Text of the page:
• Time (number of generation): You will also have to input how many generations you want to run the simulation for. This can be any integer between 1 and ∞, although I would be cautious with large numbers (>1,000), as some models use significant computation time.

In practical terms, you can set up the parameters using the following code. Note that executing this code chunk will create three new objects in your Global Environment.

#Define the fitness of each genotype (AA, Aa, aa)
fitness <- c(1, 1, 0.5)

#Define the starting allele frequency (p0)
start.freq <- 0.001

#Define how many generations you want to simulate
generations <- 50

Once you set the parameters, use the selection() function to run a simulation. Within the function, you have to designate the fitness distribution (w), the starting allele (p0), and the number of generations (time), as shown in the following example. Note that we are storing the output of the simulation in an object called results. Also, the selection() function will automatically plot those results, and you will not have to write additional code for that.

#Model the allele changes and store the results in an object called results
result <- selection(w=fitness, time=generations, p0=start.freq)
Output of `selection()` function.

Figure 5.10: Output of selection() function.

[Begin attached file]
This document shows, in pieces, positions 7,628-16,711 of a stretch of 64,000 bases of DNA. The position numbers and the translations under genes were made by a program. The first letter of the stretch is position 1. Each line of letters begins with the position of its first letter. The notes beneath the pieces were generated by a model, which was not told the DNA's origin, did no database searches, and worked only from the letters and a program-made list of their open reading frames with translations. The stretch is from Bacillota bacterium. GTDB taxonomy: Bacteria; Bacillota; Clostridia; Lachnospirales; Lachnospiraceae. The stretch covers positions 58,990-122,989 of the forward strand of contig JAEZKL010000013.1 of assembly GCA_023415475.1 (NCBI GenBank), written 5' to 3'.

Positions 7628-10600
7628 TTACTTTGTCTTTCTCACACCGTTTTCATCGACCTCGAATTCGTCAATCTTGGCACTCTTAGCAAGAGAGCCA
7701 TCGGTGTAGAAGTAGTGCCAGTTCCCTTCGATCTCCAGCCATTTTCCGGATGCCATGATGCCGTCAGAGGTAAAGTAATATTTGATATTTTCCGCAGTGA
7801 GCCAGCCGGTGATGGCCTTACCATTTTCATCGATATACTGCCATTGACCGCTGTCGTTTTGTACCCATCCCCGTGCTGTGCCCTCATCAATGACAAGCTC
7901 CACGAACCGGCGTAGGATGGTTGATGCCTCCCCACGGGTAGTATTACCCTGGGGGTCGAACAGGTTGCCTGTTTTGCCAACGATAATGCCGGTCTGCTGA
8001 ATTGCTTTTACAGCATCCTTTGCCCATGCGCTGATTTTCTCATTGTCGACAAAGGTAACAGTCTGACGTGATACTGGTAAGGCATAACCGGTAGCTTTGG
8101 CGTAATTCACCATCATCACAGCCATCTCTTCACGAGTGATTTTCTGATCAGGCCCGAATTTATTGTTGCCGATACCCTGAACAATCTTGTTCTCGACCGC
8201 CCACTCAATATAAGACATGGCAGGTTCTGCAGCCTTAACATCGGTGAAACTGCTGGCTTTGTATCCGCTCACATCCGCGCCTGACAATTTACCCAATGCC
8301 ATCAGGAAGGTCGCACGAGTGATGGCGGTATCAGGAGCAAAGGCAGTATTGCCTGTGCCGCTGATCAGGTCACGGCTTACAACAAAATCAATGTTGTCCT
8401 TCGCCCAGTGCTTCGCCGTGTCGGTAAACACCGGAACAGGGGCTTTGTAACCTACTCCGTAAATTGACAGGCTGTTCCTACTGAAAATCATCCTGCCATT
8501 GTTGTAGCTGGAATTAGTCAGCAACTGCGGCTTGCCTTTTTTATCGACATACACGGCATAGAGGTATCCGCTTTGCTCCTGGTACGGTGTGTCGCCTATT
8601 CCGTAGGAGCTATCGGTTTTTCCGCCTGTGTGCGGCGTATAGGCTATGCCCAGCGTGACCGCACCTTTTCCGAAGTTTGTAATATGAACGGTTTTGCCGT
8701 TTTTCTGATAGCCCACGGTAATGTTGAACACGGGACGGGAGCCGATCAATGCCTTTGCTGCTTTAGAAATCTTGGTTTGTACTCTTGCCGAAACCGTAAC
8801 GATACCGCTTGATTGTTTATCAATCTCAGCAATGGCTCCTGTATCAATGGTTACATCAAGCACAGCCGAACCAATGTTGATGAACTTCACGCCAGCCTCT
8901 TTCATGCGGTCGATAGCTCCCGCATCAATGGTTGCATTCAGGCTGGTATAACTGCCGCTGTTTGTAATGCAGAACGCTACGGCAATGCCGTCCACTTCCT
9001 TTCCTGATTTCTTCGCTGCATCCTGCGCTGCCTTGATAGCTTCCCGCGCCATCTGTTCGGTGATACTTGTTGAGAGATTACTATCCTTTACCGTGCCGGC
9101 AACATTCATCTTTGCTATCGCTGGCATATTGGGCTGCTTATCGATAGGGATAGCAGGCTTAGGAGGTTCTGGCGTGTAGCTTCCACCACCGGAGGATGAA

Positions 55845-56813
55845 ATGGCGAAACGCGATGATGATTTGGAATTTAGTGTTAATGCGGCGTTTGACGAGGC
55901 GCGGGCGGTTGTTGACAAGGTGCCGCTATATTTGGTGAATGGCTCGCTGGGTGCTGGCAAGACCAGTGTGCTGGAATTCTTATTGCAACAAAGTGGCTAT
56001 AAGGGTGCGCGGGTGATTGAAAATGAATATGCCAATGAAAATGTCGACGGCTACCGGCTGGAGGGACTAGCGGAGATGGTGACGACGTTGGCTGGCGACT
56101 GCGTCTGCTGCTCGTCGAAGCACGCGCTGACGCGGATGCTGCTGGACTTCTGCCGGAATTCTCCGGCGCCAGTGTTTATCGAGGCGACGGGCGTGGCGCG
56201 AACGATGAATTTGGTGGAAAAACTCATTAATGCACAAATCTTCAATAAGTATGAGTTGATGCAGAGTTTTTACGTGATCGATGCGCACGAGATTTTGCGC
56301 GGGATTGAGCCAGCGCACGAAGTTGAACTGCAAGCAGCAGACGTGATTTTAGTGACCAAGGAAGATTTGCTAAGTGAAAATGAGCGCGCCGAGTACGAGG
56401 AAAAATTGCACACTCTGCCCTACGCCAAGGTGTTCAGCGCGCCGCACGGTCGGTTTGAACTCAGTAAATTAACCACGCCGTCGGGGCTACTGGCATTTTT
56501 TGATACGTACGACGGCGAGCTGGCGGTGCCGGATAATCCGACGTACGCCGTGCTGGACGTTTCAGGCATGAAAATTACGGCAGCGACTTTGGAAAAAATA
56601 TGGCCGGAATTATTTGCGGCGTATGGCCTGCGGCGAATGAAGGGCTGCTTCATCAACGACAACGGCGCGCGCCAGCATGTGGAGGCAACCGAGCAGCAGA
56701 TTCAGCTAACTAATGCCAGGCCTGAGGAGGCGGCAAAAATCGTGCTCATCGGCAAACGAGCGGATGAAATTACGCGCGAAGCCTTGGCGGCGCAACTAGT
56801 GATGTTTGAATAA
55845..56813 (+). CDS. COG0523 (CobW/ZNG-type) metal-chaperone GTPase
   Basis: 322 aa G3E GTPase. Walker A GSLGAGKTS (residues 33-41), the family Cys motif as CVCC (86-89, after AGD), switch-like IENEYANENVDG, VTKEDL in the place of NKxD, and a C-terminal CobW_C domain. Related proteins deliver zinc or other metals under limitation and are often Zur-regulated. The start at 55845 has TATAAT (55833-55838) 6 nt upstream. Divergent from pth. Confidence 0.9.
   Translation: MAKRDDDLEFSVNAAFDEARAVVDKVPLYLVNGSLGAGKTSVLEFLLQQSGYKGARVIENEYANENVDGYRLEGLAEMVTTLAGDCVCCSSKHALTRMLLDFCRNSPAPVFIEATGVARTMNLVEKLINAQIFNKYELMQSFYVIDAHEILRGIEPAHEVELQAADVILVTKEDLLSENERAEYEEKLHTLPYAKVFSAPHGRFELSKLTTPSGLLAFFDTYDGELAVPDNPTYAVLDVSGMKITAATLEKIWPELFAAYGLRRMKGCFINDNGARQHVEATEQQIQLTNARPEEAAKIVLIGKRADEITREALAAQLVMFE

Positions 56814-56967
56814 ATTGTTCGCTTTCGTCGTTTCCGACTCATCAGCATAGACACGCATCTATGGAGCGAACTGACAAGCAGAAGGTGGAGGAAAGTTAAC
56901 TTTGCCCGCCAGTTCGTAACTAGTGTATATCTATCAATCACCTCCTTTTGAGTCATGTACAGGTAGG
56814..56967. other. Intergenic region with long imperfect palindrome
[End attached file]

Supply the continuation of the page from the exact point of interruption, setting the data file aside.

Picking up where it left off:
Note that the default output of the selection() function is to plot the frequency of A (p). You can also plot the frequency of a (q) using the show="q" argument:

result <- selection(w=fitness, time=generations, p0=start.freq, show="q")
Output of `selection()` function when plotting q instead of p.

Figure 5.11: Output of selection() function when plotting q instead of p.

Sometimes it may be advantageous to not just see the graphical output, but to take a look at the actual numbers generated by the model. For example, it can be hard to discern in the graphs whether the line reaches zero or one, or whether it is just close to zero or one. To generate a data table, we first need to extract the allele frequency for p for each generation—using results$p—and generate a new data frame. Using the tail() function, you can then generate a table with just the last few generations in your simulation:

#Here we generate a new data frame with three variables: number of generations, p, and q
r.table <- data.frame(1:generations, result$p, 1-result$p)

#We can use the names() function to designate a name for each variable in the data frame
names(r.table) <- c("Generation", "p", "q")

#Show last part of the table
tail(r.table)
##    Generation         p          q
## 45         45 0.9402477 0.05975227
## 46         46 0.9419292 0.05807077
## 47         47 0.9435201 0.05647989
## 48         48 0.9450274 0.05497258
## 49         49 0.9464575 0.05354249
## 50         50 0.9478161 0.05218390

5.4.2 Running Multiple Selection Models